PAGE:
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J Dairy Sci. 1999 Jun;82(6):1339-49.

Conjugated linoleic acid and other anticarcinogenic agents of bovine milk fat.

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Human Nutrition Program, Dairy Research and Development Corporation, Melbourne, Australia.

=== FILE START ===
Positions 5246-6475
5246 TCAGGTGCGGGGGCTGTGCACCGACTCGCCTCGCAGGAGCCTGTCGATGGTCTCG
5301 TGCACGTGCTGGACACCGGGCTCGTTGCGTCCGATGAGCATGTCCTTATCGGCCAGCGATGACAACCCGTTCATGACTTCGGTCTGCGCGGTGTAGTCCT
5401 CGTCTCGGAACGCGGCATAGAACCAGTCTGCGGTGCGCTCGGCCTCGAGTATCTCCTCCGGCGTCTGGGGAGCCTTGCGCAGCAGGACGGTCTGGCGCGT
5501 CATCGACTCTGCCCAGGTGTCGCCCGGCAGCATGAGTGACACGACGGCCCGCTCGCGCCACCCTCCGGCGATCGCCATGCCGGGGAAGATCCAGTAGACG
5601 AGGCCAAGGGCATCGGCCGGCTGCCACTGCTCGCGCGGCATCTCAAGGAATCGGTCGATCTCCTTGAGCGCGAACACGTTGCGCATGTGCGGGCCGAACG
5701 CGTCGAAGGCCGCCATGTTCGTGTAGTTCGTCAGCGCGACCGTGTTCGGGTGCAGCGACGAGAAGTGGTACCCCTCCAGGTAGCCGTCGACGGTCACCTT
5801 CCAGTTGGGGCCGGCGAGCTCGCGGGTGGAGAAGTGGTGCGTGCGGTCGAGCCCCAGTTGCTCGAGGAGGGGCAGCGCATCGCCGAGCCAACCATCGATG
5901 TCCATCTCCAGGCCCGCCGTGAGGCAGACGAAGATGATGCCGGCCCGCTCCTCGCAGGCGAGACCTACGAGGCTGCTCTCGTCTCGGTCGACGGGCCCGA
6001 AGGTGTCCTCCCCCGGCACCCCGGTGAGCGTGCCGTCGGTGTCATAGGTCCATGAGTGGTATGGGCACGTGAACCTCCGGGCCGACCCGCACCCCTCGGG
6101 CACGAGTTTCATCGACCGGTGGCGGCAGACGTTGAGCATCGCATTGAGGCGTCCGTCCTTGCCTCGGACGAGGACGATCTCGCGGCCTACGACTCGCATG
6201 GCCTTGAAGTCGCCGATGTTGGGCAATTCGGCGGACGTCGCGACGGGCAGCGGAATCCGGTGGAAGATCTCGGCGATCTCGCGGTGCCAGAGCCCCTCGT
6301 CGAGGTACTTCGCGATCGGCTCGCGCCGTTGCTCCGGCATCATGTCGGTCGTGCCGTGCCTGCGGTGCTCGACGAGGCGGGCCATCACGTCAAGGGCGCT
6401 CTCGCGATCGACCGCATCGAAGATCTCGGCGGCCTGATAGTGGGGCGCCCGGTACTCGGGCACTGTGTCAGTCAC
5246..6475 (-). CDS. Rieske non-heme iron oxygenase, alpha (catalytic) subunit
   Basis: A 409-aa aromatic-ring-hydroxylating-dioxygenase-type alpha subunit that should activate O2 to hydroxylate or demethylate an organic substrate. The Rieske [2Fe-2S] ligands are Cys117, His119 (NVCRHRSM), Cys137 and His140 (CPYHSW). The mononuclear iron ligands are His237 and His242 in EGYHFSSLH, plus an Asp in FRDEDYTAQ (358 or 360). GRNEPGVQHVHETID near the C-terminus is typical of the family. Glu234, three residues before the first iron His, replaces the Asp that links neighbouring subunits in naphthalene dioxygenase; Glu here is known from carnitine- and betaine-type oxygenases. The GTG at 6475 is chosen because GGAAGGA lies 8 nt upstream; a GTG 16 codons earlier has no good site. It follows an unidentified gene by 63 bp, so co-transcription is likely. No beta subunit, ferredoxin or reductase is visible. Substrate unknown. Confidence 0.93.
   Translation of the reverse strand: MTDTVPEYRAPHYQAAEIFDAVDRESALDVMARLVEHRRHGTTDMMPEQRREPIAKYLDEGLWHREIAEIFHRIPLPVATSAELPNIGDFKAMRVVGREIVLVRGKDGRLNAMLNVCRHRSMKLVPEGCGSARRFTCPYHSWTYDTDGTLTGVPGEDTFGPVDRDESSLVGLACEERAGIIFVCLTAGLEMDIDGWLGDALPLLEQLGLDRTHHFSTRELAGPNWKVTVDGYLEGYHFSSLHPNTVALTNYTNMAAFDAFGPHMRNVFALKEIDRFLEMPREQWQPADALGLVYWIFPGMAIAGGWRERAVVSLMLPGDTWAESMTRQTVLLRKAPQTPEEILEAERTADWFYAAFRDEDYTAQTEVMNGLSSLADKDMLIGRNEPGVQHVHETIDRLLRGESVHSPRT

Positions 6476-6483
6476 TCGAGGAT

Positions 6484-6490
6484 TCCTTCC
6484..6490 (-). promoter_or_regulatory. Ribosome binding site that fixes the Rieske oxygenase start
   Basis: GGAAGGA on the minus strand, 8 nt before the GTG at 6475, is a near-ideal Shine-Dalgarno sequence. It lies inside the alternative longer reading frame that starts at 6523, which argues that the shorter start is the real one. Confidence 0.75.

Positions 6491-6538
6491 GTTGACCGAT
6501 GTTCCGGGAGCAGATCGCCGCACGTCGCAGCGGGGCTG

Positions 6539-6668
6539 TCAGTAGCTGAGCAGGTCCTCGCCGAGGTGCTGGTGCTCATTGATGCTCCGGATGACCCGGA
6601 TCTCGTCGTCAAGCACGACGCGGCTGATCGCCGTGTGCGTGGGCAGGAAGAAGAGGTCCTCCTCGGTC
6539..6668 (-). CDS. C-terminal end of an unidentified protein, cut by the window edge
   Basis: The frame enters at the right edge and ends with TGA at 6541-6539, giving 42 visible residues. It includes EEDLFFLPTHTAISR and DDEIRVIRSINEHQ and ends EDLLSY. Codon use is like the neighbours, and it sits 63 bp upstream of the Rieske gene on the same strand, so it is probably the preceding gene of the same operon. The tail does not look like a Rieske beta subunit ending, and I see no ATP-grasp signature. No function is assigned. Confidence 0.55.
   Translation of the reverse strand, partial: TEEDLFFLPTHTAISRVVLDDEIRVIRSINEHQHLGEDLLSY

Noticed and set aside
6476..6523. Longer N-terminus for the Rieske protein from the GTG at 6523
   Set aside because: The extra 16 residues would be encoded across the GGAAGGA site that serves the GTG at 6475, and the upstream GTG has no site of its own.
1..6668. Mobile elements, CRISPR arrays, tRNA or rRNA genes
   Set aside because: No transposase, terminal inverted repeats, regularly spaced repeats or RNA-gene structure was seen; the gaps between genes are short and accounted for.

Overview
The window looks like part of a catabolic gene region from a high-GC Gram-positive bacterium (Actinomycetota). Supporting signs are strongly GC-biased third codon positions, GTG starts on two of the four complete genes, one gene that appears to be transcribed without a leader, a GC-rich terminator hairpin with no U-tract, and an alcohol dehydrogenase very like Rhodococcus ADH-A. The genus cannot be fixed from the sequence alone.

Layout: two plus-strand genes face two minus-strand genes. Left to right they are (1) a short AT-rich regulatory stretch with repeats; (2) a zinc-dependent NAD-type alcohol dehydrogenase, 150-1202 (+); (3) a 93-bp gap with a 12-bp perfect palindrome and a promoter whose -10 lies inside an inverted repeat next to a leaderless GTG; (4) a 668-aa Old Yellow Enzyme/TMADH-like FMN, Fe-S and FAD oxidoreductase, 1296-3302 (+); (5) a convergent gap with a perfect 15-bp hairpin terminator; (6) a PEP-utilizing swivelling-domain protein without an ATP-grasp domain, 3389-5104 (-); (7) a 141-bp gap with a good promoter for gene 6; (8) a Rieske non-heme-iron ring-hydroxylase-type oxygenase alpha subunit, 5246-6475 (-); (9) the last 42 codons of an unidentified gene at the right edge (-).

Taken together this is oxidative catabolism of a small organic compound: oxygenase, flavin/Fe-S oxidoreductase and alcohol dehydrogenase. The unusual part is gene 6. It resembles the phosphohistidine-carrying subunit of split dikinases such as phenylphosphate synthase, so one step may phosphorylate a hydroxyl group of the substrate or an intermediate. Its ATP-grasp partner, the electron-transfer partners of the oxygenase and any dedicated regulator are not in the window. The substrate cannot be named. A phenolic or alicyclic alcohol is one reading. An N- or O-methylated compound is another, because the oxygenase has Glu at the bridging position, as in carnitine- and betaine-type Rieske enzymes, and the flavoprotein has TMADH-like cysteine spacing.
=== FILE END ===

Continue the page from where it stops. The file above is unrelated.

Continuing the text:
Prevention is an important strategy for conquering cancer. Milk fat contains a number of components, such as conjugated linoleic acid, sphingomyelin, butyric acid, ether lipids, beta-carotene, and vitamins A and D that have anticancer potential. Conjugated linoleic acid inhibits the growth of a number of human cancer cell lines and suppresses chemically-induced tumor development at a number of sites in animal models. As little as 0.1% of dietary conjugated linoleic acid inhibits the development of rat mammary tumors, independent of the amount and type of fat in the diet. Sphingomyelin, through its metabolites ceramide and sphingosine, participates in multiple antiproliferative pathways associated with suppression of carcinogenesis. Dietary sphingomyelin inhibits murine colon tumor development. Butyric acid, uniquely present in ruminant milk, is a potent antineoplastic agent and may ameliorate its potency through synergy with other milk fat components. Dietary butyric acid inhibits mammary carcinoma development in rats. In humans, ether lipids, beta-carotene, and vitamins A and D are associated with anticancer effects. Cows have the ability to extract anticarcinogenic components from pasture and feed and transfer them to milk. Use of genetic engineering and other techniques to increase the range and level of anticarcinogens in pasture and supplements may increase the anticancer potential of milk.

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